musicpassion Offline
500 Post Club Member

Registered: 12/30/12
Posts: 787
Loc: California, USA
Originally Posted By: Supply
I understand this to mean that you would be committing to buying a piano before its restoration.

After the rebuild, you may love the piano or you may not. You will not know until after the money is spent.


I don't like the sound of that either. There are only very limited circumstances where I would be willing to purchase a piano in that manner. The one scenerio I can think of is if I have a very high level of trust in the rebuilder such that I know he stands behind his work to the extent that he would redo whatever is neccessary to make it right. And I would want to have played the piano in it's orginal state so I can get a feel for the instrument. Are these instruments playable as they sit or not?

To answer your question: pianos aren't investments. They all loose money. Perhaps the Steinway name recognition helps it retain more value.

I know this probably isn't the supportive answer you were hoping for. But at that price and the conditions they are trying to sell you the instrument it just doesn't feel good to me. Rebuilt instruments by a master rebuilder can be significantly better than new, but they don't come that cheap.
_________________________
Pianist and Piano Teacher

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#2055733 - 03/28/13 02:50 PM Re: Buying a Rebuilt Piano [Re: novicesearcher]
terminaldegree Offline
2000 Post Club Member

Registered: 05/03/06
Posts: 2555
Loc: western Wisconsin
Originally Posted By: novicesearcher
My son & wife play piano; I do not. Not being able to afford a new Steinway, we've looked into buying a rebuilt piano. Our RPT schooled us for hours on what to look for, & I've devoured Larry Fine's book and other books for guidance. We've visited a number of individual, family-run, & national firms to compare workmanship. We're very impressed with the work done by Lindeblad Piano (Pine Brook, NJ). We thoroughly examined a number of pianos they've rebuilt, & the work appears to be stellar (compared to many other restorer's & rebuilder's work we've seen). All Steinways listed below will be rebuilt with new Steinway parts. The Knabe & the Mason & Hamlin will be rebuilt with top-of-the-line parts.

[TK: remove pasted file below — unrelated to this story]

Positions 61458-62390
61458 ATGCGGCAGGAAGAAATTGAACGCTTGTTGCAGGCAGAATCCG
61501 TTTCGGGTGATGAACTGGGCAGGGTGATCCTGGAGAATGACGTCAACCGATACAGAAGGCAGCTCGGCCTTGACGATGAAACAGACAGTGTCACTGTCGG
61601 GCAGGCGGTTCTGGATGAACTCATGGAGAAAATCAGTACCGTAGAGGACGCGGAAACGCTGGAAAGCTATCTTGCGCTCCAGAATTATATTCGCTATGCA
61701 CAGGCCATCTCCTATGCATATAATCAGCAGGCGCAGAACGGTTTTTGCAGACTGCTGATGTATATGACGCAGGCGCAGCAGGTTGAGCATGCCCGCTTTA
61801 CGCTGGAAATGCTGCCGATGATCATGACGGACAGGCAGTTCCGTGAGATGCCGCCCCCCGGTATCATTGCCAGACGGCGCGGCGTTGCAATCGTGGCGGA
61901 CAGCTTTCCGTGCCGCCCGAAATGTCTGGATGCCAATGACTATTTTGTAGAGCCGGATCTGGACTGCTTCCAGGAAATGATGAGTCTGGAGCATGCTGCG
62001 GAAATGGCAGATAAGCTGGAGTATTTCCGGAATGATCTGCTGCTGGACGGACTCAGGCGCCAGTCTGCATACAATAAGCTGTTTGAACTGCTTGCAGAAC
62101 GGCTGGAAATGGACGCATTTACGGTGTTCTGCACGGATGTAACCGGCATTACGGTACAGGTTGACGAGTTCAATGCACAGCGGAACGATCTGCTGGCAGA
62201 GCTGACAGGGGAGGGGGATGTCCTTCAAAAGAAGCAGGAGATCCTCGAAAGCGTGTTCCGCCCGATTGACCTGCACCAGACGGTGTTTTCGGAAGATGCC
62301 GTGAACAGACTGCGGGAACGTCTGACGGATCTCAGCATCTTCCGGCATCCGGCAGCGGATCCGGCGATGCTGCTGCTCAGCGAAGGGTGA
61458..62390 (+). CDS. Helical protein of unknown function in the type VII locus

Welcome to the forum. I've not played a rebuild from this shop, so I can't comment on their work. If you're in the northeast, know that you have many choices available to you in terms of rebuild shops and technicians who are competent rebuilders.

It appears by the way you have written that you are considering putting money down on a piano that's not rebuilt yet in the hopes that it will turn out well. I don't know that I'd be comfortable doing that with an easy-to-find model for personal use like the pianos you mention, particularly if you are picky about the result sounding/feeling a certain way. I prefer to play and shop pianos that are already finished pieces.